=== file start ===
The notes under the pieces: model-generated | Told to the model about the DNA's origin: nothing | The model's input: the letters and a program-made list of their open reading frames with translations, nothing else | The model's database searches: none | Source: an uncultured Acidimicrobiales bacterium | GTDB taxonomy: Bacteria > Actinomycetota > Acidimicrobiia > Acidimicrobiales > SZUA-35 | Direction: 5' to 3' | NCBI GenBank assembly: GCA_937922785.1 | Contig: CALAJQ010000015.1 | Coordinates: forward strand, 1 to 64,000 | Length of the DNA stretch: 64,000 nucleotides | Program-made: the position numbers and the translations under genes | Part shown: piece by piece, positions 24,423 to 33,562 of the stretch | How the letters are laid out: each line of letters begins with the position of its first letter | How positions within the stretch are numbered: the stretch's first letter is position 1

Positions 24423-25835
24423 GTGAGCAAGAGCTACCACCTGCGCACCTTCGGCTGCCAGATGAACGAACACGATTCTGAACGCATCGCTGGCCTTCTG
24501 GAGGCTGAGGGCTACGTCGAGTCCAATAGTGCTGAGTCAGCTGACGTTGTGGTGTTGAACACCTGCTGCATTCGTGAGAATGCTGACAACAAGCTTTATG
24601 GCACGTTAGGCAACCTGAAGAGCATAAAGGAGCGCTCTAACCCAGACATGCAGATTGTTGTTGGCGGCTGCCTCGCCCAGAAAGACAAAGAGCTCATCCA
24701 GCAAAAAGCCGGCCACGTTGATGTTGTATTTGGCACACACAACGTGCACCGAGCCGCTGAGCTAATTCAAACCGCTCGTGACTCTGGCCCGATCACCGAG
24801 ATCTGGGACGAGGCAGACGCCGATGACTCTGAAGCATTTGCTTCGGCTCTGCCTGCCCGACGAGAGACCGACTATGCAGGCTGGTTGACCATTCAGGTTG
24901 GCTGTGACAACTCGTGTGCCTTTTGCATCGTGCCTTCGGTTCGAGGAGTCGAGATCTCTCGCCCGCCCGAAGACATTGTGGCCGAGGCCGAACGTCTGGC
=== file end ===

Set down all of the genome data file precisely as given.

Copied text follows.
The notes under the pieces: model-generated | Told to the model about the DNA's origin: nothing | The model's input: the letters and a program-made list of their open reading frames with translations, nothing else | The model's database searches: none | Source: an uncultured Acidimicrobiales bacterium | GTDB taxonomy: Bacteria > Actinomycetota > Acidimicrobiia > Acidimicrobiales > SZUA-35 | Direction: 5' to 3' | NCBI GenBank assembly: GCA_937922785.1 | Contig: CALAJQ010000015.1 | Coordinates: forward strand, 1 to 64,000 | Length of the DNA stretch: 64,000 nucleotides | Program-made: the position numbers and the translations under genes | Part shown: piece by piece, positions 24,423 to 33,562 of the stretch | How the letters are laid out: each line of letters begins with the position of its first letter | How positions within the stretch are numbered: the stretch's first letter is position 1

Positions 24423-25835
24423 GTGAGCAAGAGCTACCACCTGCGCACCTTCGGCTGCCAGATGAACGAACACGATTCTGAACGCATCGCTGGCCTTCTG
24501 GAGGCTGAGGGCTACGTCGAGTCCAATAGTGCTGAGTCAGCTGACGTTGTGGTGTTGAACACCTGCTGCATTCGTGAGAATGCTGACAACAAGCTTTATG
24601 GCACGTTAGGCAACCTGAAGAGCATAAAGGAGCGCTCTAACCCAGACATGCAGATTGTTGTTGGCGGCTGCCTCGCCCAGAAAGACAAAGAGCTCATCCA
24701 GCAAAAAGCCGGCCACGTTGATGTTGTATTTGGCACACACAACGTGCACCGAGCCGCTGAGCTAATTCAAACCGCTCGTGACTCTGGCCCGATCACCGAG
24801 ATCTGGGACGAGGCAGACGCCGATGACTCTGAAGCATTTGCTTCGGCTCTGCCTGCCCGACGAGAGACCGACTATGCAGGCTGGTTGACCATTCAGGTTG
24901 GCTGTGACAACTCGTGTGCCTTTTGCATCGTGCCTTCGGTTCGAGGAGTCGAGATCTCTCGCCCGCCCGAAGACATTGTGGCCGAGGCCGAACGTCTGGC